NH Legislature This Week—April 16, 2012
Brought to you by the Brookline Democrats
Before we begin our newsletter, we have to acknowledge the recent loss in our community of nine year old Maximos Hebert of Hollis, who died from a gunshot wound on Saturday. Our thoughts and prayers are with his family and friends.
Also in our thoughts and prayers are the family and friends of Greenland Police Chief Michal Maloney, who died this week from a gunshot wound while executing a search warrant in a drug related case. Our police place their lives on the line every day to protect and serve and we mourn the loss to our communities.
Quotes of the Week
“This was obviously a terrible tragedy here in New Hampshire, and I know I speak for everyone in New Hampshire when I say our thoughts and prayers are with the family of Chief Maloney as well as the officers and the families of the other four involved police officers,” Governor John Lynch, on the tragic shooting death of Greenland chief of police, Michael Maloney.
“Over the last year, I have observed, with increasing concern, the negative impact the Redress of Grievance Committee is having on the State’s effort to protect the health and safety of New Hampshire’s children,” Attorney General Michael Delaney, who notes that the committee, which was just given subpoena powers by the House, has been asking state officials to violate state and federal laws by publicly commenting on cases protected by privacy laws. The committee has also been asking state agencies to answer questions such as “Under what DCYF [Division of Children, Youth and Families] policy does it state slandering parents and family members is allowed in order to place a child in foster care?”
“His nickname in the House is der Fuhrer.” Rep. Tony Soltani (R-Epsom) describing House Speaker Bill O’Brien (R-Mont Vernon).
“It’s quite a mystery to me. I didn’t do anything illegal or immoral.” Rep. Tony Soltani (R-Epsom) explaining why, after seeing a car pull away after being stopped by police, he decided to pursue the car at speeds of up to 100 MPH before he himself was stopped and arrested for reckless driving and placing another person in danger. Rep. Soltani went on to describe the officer that arrested him as “vicious, malicious, vengeful and very violent.”
Gas price fixing?
Attorney General Michael Delaney wants to join a lawsuit against the major oil companies. When a request was filed with the House, the oil company funded lobbying group, Americans for Prosperity, assuming that the lawsuit was about price gouging, immediately responded and the Republican Speaker of the House Bill O’Brien and Majority Leader DJ Bettencourt pounced. Speaker O’Brien said “for an attorney general … to suddenly rush to waste taxpayer money to join a speculative and likely frivolous lawsuit against energy companies is a sad day for our state.” Rep. Bettencourt said “Sadly, this episode once again highlights just how far this attorney general has taken his personal partisan politics and placed them ahead of the best interests of our citizens…We need change in the Attorney General’s Office, and the sooner the better.”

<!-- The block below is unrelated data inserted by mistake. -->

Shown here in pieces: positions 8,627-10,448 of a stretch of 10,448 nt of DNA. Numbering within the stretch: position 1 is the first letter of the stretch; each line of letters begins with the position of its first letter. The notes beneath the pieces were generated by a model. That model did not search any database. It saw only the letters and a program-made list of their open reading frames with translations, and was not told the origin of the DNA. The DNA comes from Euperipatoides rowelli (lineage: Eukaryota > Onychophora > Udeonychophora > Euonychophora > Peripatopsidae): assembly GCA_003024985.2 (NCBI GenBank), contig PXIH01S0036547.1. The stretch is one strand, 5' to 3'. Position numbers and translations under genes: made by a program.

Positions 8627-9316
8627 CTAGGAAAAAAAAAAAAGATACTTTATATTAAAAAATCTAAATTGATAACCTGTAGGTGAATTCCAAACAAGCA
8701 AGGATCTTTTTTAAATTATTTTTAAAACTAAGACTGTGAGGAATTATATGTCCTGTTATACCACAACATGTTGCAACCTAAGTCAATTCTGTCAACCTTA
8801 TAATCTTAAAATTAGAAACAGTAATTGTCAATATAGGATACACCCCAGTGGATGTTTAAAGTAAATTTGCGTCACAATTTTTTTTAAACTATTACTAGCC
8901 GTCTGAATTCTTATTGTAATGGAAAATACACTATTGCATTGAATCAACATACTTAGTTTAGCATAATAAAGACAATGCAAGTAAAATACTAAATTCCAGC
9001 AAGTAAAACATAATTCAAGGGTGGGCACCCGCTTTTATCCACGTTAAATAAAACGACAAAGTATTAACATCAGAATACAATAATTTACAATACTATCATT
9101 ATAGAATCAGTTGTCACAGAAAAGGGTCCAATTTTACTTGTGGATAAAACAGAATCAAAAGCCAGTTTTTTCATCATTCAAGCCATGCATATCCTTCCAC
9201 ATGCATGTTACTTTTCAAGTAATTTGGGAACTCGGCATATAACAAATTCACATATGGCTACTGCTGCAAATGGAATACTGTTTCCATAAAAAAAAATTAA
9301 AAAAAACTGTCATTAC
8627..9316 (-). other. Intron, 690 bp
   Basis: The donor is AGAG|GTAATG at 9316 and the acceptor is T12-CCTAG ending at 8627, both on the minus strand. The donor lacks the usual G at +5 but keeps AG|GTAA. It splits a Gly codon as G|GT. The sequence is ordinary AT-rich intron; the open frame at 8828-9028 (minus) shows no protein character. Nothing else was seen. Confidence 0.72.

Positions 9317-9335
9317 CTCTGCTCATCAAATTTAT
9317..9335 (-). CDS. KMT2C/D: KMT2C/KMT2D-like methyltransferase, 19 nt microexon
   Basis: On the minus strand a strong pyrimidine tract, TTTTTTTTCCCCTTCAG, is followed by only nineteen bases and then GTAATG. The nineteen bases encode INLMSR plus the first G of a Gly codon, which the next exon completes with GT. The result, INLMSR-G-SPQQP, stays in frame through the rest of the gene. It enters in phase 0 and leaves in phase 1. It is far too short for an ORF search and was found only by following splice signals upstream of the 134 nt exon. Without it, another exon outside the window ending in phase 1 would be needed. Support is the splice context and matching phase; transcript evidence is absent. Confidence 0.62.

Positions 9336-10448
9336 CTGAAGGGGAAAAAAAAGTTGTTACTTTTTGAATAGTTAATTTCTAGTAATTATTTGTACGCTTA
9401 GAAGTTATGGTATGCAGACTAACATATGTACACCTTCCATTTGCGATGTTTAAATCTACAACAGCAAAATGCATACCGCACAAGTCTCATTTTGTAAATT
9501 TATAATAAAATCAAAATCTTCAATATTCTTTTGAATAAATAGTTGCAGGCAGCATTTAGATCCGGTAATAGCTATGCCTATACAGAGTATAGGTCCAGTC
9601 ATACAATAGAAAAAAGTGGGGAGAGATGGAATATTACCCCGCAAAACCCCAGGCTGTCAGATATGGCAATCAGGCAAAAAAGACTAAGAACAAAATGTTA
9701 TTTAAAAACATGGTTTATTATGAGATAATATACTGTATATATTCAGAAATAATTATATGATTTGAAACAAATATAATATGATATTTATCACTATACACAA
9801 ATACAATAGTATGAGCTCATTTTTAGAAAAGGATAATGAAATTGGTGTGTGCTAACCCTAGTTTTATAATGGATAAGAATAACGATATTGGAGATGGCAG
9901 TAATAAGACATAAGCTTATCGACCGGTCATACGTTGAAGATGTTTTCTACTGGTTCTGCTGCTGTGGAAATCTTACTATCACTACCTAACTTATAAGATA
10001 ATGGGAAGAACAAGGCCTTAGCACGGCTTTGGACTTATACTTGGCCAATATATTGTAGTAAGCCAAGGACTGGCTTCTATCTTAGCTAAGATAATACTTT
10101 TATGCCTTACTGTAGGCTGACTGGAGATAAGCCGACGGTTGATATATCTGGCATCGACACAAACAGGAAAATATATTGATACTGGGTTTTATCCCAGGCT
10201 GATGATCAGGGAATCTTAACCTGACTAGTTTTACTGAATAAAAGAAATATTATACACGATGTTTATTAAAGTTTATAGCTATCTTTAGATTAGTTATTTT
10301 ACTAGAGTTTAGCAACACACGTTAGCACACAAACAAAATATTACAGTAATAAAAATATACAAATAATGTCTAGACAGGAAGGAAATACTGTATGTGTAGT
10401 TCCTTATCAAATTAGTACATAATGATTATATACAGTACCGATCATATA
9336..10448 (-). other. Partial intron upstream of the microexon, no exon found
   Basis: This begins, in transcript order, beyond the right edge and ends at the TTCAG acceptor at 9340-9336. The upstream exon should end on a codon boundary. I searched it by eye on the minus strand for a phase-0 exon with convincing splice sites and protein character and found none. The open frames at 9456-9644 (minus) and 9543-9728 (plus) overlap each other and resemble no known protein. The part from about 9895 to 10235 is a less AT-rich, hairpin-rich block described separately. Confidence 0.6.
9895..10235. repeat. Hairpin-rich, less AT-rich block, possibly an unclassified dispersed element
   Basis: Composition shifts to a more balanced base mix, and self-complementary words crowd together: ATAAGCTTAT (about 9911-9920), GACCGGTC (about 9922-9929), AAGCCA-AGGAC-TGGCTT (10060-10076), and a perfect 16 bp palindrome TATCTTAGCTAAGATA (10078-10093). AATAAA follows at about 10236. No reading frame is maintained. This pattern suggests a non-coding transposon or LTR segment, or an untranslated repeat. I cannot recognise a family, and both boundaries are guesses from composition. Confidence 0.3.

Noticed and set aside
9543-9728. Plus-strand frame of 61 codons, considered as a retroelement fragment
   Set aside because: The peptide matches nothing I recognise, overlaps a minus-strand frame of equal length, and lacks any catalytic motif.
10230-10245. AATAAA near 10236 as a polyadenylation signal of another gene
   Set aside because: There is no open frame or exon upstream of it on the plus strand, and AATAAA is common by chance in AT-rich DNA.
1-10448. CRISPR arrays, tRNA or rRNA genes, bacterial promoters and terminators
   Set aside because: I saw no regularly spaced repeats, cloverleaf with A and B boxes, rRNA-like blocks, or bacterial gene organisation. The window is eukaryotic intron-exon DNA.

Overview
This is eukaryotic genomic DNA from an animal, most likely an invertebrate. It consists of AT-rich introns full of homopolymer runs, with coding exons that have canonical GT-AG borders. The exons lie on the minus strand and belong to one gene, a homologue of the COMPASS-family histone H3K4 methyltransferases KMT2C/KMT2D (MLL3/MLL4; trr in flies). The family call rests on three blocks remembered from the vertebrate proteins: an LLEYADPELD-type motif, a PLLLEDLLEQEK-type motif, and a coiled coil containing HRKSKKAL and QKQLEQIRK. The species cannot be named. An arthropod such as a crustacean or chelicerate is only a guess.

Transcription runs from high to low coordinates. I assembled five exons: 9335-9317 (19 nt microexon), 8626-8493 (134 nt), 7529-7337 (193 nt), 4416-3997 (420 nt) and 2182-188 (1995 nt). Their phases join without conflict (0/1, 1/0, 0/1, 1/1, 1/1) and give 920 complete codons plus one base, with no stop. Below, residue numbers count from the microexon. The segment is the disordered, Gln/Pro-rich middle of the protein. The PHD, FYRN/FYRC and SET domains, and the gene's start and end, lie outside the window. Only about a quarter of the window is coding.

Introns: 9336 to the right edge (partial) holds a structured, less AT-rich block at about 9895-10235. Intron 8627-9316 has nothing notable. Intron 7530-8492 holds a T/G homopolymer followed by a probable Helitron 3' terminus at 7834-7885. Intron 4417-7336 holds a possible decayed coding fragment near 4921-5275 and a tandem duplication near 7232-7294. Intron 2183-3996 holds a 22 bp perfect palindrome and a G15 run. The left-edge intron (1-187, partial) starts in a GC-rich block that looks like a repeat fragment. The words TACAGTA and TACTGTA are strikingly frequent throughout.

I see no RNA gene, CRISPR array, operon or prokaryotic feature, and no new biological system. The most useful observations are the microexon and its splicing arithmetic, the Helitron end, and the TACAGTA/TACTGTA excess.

It turns out, however, that the AG was NOT asking to join a lawsuit involving price gouging, but wants to join a lawsuit because the oil companies claimed that they had no insurance to cover gas spill incidents and so the state provided funding to them for that purpose. It later turned out that they did have insurance and that they were collecting money from the insurance and from the state at the same time to clean up the same spills.
The House has tabled the request, saying that they don’t have enough information to act upon.
While the AG is not planning to sue over price gouging, perhaps he should. Over the last few years, gas prices have skyrocketed an so have oil company profits.
Exxon Mobil, the most profitable company in the world for the last several years, has seen it’s profits increase from $25 billion in 2004 to $41 billion in 2011. To put that in perspective, Exxon Mobil’s profits last year were more than the budgets of NASA, the Environmental Protection Agency, and the National Science Foundation combined.
Meanwhile Exxon Mobil and other oil companies continue to receive huge federal tax breaks because efforts by Democrats in Congress to end those tax breaks have been firmly opposed by the Republicans.
Yet more rewrites of history from NOM
The National Organization for Marriage (a national anti-gay organization) has taken out a full page ad in the Union Leader and perhaps other papers (no sign of it in the Nashua Telegraph) advertising the need for social conservatives to run for the NH House. They also list the names of every Republican member of the House who voted against the bill to repeal the marriage equality law and state “They led voters to believe they supported traditional marriage, but instead voted in favor of same-sex marriage.” That is not true as several of the legislators listed publicly supported marriage equality before the election, including openly gay Rep. Steve Vaillencourt (R-Manchester).
We are proud to note that two of our Representatives were listed – Rep. Dick Drisko (R-Hollis) and Rep. Carolyn Gargasz (R-Hollis). Be sure to thank them when you see them.